Capitalism began as a theory about how the economy functions. It was both descriptive and prescriptive – it offered an account of how money worked and promoted the idea that reinvesting profits in production leads to fast economic growth. But capitalism gradually became far more than just an economic doctrine. It now encompasses an ethic – a set of teachings about how people should behave, educate their children and even think. Its principal tenet is that economic growth is the supreme good, or at least a proxy for the supreme good, because justice, freedom and even happiness all depend on economic growth. Ask a capitalist how to bring justice and political freedom to a place like Zimbabwe or Afghanistan, and you are likely to get a lecture on how economic affluence and a thriving middle class are essential for stable democratic institutions, and about the need therefore to inculcate Afghan tribesmen in the values of free enterprise, thrift and self-reliance. This new religion has had a decisive influence on the development of modern science, too. Scientific research is usually funded by either governments or private businesses. When capitalist governments and businesses consider investing in a particular scientific project, the first questions are usually ‘Will this project enable us to increase production and profits? Will it produce economic growth?’ A project that can’t clear these hurdles has little chance of finding a sponsor. No history of modern science can leave capitalism out of the picture. Conversely, the history of capitalism is unintelligible without taking science into account. Capitalism’s belief in perpetual economic growth flies in the face of almost everything we know about the universe. A society of wolves would be extremely foolish to believe that the supply of sheep would keep on growing indefinitely. The human economy has nevertheless managed to keep on growing throughout the modern era, thanks only to the fact that scientists come up with another discovery or gadget every few years – such as the continent of America, the internal combustion engine, or genetically engineered sheep. Banks and governments print money, but ultimately, it is the scientists who foot the bill. Over the last few years, banks and governments have been frenziedly printing money. Everybody is terrified that the current economic crisis may stop the growth of the economy. So they are creating trillions of dollars, euros and yen out of thin air, pumping cheap credit into the system, and hoping that the scientists, technicians and engineers will manage to come up with something really big, before the bubble bursts. Everything depends on the people in the labs. New discoveries in fields such as biotechnology and nanotechnology could create entire new industries, whose profits could back the trillions of make-believe money that the banks and governments have created since 2008. If the labs do not fulfil these expectations before the bubble bursts, we are heading towards very rough times.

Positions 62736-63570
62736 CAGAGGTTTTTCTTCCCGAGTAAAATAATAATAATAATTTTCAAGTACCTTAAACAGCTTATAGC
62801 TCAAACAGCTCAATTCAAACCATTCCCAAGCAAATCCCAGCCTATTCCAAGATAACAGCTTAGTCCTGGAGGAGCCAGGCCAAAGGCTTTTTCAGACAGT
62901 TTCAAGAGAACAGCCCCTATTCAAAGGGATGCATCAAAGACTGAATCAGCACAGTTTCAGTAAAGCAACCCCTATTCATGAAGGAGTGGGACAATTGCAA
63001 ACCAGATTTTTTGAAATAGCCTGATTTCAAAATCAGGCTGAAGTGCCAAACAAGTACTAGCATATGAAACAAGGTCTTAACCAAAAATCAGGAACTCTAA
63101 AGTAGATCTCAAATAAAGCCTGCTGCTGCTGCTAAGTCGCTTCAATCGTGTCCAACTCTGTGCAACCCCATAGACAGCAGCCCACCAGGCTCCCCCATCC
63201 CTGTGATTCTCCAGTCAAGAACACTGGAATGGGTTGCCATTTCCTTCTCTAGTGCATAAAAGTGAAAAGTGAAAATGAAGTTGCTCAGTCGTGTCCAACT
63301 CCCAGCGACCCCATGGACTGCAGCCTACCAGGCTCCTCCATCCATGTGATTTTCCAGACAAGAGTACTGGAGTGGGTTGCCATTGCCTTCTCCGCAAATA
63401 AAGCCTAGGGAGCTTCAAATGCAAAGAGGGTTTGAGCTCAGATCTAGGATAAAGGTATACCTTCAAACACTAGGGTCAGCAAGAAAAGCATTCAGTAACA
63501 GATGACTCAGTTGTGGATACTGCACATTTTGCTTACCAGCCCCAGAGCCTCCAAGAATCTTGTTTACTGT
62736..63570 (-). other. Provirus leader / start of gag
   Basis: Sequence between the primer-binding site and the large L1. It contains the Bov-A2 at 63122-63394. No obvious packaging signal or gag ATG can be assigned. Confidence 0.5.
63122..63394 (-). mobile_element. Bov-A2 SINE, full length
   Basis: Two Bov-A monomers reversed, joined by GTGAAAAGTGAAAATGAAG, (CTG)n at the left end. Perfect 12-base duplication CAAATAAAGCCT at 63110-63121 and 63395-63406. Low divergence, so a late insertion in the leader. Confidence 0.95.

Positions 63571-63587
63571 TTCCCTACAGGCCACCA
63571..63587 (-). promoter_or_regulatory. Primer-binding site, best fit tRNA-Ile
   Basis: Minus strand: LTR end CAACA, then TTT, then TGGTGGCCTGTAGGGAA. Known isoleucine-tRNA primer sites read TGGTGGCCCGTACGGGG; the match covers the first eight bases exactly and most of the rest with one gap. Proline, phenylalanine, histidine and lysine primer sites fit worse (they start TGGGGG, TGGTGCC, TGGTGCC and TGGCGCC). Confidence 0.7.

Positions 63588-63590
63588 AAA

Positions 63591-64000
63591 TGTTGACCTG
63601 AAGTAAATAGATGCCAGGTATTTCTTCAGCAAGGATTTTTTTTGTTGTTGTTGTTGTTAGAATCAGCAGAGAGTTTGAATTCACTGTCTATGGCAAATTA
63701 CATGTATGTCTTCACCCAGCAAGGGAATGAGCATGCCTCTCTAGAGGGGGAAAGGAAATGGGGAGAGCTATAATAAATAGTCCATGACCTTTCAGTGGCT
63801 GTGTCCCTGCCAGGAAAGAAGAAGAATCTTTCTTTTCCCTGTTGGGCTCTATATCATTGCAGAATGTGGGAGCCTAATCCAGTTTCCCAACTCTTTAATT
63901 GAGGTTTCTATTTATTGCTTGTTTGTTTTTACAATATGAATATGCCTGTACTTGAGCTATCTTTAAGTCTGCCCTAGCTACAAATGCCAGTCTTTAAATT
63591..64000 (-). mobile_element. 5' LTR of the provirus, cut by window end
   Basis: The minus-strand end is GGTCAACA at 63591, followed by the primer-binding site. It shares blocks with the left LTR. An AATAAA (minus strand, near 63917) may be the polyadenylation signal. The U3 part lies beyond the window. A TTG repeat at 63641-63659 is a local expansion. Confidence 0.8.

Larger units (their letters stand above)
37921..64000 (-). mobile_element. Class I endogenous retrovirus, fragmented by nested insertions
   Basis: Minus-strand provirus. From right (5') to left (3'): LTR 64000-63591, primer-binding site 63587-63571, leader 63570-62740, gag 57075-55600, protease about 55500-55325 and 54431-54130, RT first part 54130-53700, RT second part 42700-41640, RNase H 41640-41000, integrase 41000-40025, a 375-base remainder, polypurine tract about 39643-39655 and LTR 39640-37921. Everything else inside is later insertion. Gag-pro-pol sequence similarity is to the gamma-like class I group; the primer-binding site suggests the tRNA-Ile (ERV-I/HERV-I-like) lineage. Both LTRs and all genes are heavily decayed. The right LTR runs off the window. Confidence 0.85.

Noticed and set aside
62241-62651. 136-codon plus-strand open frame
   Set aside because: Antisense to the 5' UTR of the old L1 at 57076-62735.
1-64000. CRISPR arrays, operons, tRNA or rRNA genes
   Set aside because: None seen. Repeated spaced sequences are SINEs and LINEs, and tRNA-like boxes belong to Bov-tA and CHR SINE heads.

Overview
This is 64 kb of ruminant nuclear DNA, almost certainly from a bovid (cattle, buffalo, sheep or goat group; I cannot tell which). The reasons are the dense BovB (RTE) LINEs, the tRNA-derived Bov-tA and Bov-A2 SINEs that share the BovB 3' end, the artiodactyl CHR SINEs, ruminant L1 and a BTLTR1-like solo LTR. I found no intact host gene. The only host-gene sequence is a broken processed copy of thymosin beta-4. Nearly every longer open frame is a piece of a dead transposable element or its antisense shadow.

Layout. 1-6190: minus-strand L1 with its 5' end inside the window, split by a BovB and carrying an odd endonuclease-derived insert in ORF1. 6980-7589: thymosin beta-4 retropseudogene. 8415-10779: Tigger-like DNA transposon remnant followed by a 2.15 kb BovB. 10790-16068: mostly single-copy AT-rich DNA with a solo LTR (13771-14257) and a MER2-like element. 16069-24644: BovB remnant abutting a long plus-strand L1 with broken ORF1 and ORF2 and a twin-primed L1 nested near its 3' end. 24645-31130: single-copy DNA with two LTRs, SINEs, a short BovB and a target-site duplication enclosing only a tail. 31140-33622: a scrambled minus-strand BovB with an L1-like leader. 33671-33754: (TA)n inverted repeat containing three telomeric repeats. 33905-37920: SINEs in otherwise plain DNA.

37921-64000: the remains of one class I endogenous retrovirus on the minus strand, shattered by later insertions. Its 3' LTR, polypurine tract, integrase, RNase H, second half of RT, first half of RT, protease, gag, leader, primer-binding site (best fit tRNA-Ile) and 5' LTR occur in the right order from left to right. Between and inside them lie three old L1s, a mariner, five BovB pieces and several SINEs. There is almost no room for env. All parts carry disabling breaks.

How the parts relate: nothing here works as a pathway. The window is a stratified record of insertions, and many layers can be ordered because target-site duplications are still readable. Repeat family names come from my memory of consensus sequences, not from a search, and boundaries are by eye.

Yuval Noah Harari (Sapiens: A Brief History of Humankind)